RNC preps: Behind the scenes

A sizeable army of men and women has spent the past six weeks totally transforming the Tampa Bay Times Forum into a world stage.

Carpenters, electricians, sound specialists, and lightning experts have flooded the arena from floor to ceiling, rapidly reshaping the sports venue into a red, white, and blue spectacle.

"I want something different," said RNC producer Phil Alongi. And, "This is it."


Ironically, the home of the Tampa Bay Lightning needed a serious jolt of electric to host the Republican National Convention.

Tampa's MJM Electric helped hook it up. Electricians added dozens of new power transformers that add the power equivalent of hundreds of homes. The surge was necessary to power thousands of news crews and construction workers who built and elaborate stage from scratch.

"We've done the Super Bowl, we've done other conventions," said MJM's Tony Grieco. "But this is special. This is the RNC!"

Much of MJM's work is temporary. But some of the biggest electrical upgrades are permanent, which could help the Forum lure other big shows.


Before the bulk of the sprawling wood stage went in, 225,000 pounds of equipment went up -– hoisted into the rafters. Metal chains dropped 97 feet to the floor, where technicians attached hundreds of spotlights, LCD screens, and speakers.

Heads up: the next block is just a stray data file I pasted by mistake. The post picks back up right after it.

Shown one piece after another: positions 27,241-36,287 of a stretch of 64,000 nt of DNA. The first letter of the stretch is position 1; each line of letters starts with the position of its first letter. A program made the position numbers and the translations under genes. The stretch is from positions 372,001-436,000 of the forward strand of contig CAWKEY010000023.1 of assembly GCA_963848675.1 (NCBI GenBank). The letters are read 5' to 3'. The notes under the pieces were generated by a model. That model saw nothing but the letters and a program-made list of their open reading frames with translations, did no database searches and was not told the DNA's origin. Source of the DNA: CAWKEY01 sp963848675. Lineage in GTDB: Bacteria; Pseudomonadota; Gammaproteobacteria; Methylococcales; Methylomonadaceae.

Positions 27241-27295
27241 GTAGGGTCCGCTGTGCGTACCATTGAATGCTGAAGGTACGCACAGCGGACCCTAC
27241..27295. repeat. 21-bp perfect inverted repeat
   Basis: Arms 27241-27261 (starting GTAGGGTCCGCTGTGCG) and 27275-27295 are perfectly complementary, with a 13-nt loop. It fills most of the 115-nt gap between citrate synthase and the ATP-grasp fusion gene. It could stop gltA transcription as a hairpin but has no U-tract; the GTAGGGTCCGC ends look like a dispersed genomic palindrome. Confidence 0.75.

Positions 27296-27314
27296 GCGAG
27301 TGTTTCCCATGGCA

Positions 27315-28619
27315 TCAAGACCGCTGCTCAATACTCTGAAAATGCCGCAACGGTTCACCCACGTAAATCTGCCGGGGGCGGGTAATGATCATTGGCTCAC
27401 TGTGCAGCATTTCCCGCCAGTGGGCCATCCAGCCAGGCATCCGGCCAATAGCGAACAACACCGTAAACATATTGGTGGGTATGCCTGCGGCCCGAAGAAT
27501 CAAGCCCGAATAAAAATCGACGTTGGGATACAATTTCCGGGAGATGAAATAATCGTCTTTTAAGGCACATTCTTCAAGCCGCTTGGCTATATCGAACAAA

The complex, suspended array made the Lightning's massive scoreboard look like a Light Brite toy.

Lonnie MacDougall is among the experts who climb the dangling trusses, an aerial balancing act required to hook up the convention's many lights.

"You get a bird's eye view," he said, laughing off the feat.

Scott Crawford, of Kish Rigging, oversaw the whole process.

"We map it out," he said. Crawford said a team of 50 workers was involved in the operation.

"You never take it for granted," he continued. "It is very dangerous."


Perched slightly higher than the rigging crew are waves of black fabric. These hidden blankets are designed specifically to absorb noise.

The Tampa Bay Lightning shared the cost of the new blankets, which are now a permanent fixture at the Forum. The team's construction chief, Ray Chandler, said the blankets won't make hockey and arena football games quiet, by any means. But they will improve sound clarity.

Chandler said of the Forum's previous acoustics were muddy.

"I couldn't understand [what was being said],"he said. But now, he hears an improvement.

"They're working," he said.